MiR-146a in myasthenia gravis thymus: from uncontrolled innate immunity to B cell-mediated autoimmunity
MiR-146a in MG thymus
Keywords:autoimmunity, innate immunity, miR-146a, myasthenia gravis, thymus
The thymus is the main site of autoimmunity development in myasthenia gravis (MG) associated with anti-acetylcholine receptor (AChR) autoantibodies, a prototypic autoimmune disease affecting neuromuscular junction. Most MG patients with early-onset disease presents follicular hyperplastic changes of the thymus, that are critically implicated in the initiation and perpetuation of the autoimmune response against the AChR. Uncontrolled activation of Toll-like receptor (TLR)-mediated innate immune responses, chronic inflammation and ectopic germinal center (GC) formation are key pathological features of hyperplastic thymus in MG, indicating that a close link between innate immunity and B cell-mediated autoimmunity underlies the intra-thymic pathogenesis of MG.
MiR-146a, an “immune-miR” acting as key modulator of both innate and adaptive immunity, is a potent inhibitor of TLR signaling pathways, able to prevent and avoid an overstimulation of the inflammatory response by targeting the NF-κB signaling transducers IRAK1 and TRAF6. At the same time, miR-146a modulates the expression of c-REL, ICOS and ICOSL, which are crucial regulators of B cell function and GC response. Dysregulation of miR-146a expression is a common molecular event in several autoimmune disorders. Our recent findings revealed defective expression of miR-146a, associated with over-expression of its TLR- and B cell-related target genes, in follicular hyperplastic MG thymuses, indicating that loss of regulatory functions of this miRNA may significantly contribute to the immunopathological steps leading to MG. Of note, corticosteroids were found to increase the miR-146a expression levels, thus suggesting the miRNA capacity to mediate the effects of these drugs in inducing immunosuppression and autoimmunity control.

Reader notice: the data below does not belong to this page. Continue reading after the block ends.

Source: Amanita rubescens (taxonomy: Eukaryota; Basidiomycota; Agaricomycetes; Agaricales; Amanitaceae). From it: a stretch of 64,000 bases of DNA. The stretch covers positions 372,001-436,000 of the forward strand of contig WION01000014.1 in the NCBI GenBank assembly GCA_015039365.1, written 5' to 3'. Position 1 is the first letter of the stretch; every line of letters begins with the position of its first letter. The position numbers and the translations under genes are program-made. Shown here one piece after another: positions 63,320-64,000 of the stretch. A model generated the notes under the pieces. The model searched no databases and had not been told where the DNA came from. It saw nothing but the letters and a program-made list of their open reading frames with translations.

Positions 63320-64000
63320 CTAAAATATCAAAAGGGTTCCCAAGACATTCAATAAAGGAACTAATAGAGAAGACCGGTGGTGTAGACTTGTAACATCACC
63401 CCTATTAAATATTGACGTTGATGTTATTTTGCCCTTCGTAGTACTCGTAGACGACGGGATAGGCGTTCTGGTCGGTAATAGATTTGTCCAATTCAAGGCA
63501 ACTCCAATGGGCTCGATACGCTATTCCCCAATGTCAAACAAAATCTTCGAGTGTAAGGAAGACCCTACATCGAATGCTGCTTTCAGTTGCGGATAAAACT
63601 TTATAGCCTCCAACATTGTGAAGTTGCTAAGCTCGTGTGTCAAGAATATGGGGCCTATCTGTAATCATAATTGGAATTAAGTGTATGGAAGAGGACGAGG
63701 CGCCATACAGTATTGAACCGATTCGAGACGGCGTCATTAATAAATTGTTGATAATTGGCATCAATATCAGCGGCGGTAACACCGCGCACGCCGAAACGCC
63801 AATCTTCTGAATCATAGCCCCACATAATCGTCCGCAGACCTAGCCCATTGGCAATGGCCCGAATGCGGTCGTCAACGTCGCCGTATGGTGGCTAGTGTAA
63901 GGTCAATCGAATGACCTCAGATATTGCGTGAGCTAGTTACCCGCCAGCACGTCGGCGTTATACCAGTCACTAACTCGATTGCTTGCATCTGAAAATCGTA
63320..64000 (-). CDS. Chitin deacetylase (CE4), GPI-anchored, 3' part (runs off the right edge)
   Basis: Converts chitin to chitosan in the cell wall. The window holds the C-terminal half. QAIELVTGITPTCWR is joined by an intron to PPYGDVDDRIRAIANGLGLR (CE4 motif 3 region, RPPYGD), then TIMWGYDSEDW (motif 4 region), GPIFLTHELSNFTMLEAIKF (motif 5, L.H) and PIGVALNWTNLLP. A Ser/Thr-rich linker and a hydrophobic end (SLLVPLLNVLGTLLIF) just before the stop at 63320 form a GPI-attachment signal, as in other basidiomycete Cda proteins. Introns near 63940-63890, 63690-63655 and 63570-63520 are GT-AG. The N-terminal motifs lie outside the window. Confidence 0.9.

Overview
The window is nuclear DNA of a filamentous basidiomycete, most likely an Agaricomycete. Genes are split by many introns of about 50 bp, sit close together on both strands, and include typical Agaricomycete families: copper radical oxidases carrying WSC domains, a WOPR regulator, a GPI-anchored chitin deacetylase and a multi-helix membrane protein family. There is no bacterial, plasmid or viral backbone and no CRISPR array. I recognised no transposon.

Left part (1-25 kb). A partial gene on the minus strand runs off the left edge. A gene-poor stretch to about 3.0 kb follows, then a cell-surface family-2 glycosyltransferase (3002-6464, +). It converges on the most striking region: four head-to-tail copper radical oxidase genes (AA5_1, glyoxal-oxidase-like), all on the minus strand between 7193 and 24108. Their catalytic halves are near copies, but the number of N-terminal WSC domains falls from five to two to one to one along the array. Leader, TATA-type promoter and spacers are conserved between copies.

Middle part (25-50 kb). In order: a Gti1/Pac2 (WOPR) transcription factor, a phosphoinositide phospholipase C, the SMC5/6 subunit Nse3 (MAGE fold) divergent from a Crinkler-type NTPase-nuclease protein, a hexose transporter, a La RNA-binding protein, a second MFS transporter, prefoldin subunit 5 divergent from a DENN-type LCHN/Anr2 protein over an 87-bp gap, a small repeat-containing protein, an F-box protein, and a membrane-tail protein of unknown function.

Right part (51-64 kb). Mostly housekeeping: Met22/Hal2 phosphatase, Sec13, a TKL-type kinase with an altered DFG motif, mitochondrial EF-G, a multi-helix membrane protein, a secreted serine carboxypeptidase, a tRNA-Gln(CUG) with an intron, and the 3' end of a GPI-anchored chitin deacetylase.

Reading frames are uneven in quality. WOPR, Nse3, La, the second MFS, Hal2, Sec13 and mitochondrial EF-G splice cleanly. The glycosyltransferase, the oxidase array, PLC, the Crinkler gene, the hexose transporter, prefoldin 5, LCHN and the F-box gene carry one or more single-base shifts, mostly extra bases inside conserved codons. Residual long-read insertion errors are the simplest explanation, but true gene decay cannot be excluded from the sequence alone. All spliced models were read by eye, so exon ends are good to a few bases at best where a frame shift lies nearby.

In this review, we discuss the role of miR-146a as a molecular bridge between innate and adaptive immunity, and summarize the current knowledge on the miRNA contribution to the pathogenesis of MG. Based on our and literature data, we highlight the miR-146a potential as biomarker for therapeutic monitoring, as well as target of future advanced RNA-based therapies to modulate the immune system and counteract the autoimmune response in MG.
How to Cite
Copyright (c) 2023 Paola Cavalcante, Maria Cristina Tarasco, Nicola Iacomino, Carlo Antozzi, Renato Mantegazza
This work is licensed under a Creative Commons Attribution-NonCommercial-NoDerivatives 4.0 International License.